It’s an old slang phrase, but the idea of someone or something “cramping your style” paints an interesting picture. Cramps tighten and squeeze you, sometimes stopping you painfully in your tracks. Literal cramps are a bit more uncomfortable than figurative ones that affect your style, however, as anyone who has woken in the middle of the night with a foot cramp can attest. Fortunately, if you know the causes of cramps, you can help prevent them and avoid the pain—whether literal or figurative.
Actual foot cramps can have multiple potential causes. They are the result of an unexpected muscle spasm in your foot. The tissue fibers contract suddenly and don’t relax for anywhere from a few seconds to several minutes. This can cause sharp pain and hard knots in your foot.
So why do your muscles spasm like that? Well, sometimes there isn’t an obvious cause, but there are lots of factors that affect muscle function and cramping. Here are just a few of the most common causes of cramps in your feet:
- Fatigue or strain – Overworked, exhausted foot muscles are more likely to spasm painfully, particularly if you continue to push them when they already fatigued.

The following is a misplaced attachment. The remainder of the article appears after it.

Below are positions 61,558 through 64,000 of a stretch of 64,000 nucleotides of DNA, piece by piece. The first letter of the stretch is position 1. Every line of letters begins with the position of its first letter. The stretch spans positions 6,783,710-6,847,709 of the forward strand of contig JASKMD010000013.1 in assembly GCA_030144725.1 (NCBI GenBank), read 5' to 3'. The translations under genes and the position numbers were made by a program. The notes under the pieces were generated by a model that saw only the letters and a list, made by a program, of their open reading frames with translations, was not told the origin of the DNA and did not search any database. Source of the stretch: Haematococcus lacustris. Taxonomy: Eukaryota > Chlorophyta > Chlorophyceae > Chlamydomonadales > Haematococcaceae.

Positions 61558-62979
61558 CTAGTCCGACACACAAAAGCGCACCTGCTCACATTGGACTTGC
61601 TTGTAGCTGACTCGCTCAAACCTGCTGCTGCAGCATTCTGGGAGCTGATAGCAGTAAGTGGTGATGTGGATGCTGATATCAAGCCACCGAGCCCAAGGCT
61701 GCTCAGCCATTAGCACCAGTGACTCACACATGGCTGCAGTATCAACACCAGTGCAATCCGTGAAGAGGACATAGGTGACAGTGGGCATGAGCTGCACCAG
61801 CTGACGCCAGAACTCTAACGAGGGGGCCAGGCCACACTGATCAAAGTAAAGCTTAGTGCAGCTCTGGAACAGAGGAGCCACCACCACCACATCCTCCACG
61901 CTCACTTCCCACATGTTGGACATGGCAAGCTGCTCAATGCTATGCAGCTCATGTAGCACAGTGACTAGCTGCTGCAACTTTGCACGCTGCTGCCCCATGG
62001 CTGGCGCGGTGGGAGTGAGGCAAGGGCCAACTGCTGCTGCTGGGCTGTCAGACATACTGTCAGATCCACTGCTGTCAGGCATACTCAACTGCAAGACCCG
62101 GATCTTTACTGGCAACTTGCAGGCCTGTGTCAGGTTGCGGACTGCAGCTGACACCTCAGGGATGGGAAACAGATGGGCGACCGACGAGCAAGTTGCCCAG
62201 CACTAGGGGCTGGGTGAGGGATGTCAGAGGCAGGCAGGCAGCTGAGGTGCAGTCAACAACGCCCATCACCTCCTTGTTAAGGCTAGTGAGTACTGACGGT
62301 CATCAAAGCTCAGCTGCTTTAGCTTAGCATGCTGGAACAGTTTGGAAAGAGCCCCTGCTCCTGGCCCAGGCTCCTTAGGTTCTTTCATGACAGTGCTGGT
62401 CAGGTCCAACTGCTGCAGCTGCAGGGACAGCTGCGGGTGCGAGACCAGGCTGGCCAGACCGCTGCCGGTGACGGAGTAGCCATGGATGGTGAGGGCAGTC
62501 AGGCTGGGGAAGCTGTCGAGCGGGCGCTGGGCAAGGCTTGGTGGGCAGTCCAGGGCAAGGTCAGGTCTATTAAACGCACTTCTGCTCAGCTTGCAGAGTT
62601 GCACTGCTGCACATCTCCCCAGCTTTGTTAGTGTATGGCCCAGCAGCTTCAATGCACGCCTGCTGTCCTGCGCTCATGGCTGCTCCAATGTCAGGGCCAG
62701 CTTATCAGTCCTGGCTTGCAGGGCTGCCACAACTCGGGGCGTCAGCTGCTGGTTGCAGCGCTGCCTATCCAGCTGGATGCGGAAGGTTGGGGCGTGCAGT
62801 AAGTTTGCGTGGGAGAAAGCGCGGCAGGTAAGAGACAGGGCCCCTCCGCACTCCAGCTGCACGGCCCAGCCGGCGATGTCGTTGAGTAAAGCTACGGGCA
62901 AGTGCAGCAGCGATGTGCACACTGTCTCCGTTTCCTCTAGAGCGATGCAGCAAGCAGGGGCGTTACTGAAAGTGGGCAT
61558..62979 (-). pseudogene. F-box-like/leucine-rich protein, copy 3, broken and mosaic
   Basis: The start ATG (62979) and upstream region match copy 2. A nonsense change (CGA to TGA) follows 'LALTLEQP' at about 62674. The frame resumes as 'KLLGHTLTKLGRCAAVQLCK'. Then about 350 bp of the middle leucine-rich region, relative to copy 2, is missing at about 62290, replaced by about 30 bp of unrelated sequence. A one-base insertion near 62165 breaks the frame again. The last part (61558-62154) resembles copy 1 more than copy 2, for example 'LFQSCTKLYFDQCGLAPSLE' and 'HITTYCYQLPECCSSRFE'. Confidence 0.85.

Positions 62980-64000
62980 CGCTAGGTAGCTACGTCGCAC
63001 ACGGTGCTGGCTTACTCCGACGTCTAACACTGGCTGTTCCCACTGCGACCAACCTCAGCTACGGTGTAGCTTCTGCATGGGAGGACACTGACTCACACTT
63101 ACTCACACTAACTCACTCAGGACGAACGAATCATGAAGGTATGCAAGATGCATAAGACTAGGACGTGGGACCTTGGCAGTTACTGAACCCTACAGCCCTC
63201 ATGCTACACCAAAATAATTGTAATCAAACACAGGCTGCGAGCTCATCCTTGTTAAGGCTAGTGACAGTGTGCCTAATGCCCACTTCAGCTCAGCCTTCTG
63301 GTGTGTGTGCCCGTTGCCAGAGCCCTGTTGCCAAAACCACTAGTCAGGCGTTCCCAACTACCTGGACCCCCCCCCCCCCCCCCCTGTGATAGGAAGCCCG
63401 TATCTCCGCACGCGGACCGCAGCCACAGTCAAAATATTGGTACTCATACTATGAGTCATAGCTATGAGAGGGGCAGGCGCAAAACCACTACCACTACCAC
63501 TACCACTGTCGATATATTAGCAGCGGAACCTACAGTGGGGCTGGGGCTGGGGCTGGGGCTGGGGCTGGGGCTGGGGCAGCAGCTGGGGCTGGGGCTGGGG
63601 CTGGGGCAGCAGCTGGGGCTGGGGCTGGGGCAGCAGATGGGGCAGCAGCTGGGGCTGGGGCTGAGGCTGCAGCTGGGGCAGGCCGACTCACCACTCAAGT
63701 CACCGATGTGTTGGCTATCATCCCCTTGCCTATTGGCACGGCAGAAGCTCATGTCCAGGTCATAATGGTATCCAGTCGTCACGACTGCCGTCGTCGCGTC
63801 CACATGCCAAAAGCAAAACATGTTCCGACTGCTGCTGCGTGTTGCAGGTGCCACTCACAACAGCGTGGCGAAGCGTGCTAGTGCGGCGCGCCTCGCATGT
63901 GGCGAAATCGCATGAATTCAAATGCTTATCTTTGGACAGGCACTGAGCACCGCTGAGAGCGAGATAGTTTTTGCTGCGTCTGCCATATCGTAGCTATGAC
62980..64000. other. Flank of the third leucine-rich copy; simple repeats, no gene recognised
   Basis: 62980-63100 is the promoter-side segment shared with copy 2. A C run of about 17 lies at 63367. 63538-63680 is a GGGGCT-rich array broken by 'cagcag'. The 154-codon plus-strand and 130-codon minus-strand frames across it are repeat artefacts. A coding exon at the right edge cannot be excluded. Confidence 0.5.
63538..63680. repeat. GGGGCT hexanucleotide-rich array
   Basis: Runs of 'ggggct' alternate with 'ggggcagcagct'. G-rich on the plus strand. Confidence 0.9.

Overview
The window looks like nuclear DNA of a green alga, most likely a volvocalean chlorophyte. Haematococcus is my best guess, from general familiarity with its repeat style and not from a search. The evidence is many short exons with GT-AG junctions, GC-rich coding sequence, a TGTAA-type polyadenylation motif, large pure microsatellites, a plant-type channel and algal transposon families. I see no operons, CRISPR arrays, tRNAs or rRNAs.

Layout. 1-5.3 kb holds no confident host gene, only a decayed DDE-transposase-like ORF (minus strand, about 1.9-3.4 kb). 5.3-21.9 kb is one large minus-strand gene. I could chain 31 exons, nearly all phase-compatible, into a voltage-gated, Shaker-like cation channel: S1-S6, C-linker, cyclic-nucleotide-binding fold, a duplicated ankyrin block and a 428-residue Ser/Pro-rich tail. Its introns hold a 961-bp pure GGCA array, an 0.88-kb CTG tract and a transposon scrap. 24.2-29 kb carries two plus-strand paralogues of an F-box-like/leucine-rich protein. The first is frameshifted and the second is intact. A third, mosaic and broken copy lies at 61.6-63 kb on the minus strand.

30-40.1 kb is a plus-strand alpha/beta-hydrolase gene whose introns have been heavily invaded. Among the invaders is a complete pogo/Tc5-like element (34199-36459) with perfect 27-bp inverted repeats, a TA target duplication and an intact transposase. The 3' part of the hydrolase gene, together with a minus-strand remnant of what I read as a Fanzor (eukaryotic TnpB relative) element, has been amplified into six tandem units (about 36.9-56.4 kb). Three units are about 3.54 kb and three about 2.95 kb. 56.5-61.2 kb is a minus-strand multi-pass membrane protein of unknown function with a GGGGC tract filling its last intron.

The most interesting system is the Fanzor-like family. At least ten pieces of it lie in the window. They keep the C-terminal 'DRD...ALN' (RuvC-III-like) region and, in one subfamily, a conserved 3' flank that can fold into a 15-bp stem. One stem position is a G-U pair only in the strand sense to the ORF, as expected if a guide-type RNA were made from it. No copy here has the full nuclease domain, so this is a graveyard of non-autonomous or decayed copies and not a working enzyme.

- Dehydration – Your muscles need sufficient water to function correctly. When you get dehydrated, you’re more likely to have foot cramps.
- Naturally tight muscles – Muscles that are naturally tight, or that don’t get stretched or exercised enough, are more likely to cramp when they are used.
- Preexisting medical conditions – Some medical conditions like diabetes, liver problems, and thyroid diseases increase your risk for cramping.
- Insufficient minerals – Muscles need potassium, magnesium, and calcium to work. Without enough, they are prone to cramps.
- Impaired circulation – With insufficient blood flow, muscles get oxygen deprived and cramp painfully when you’re active.
- Pinched nerves – Nerve damage inhibits messages from your brain to your muscles, which can contribute to cramping issues.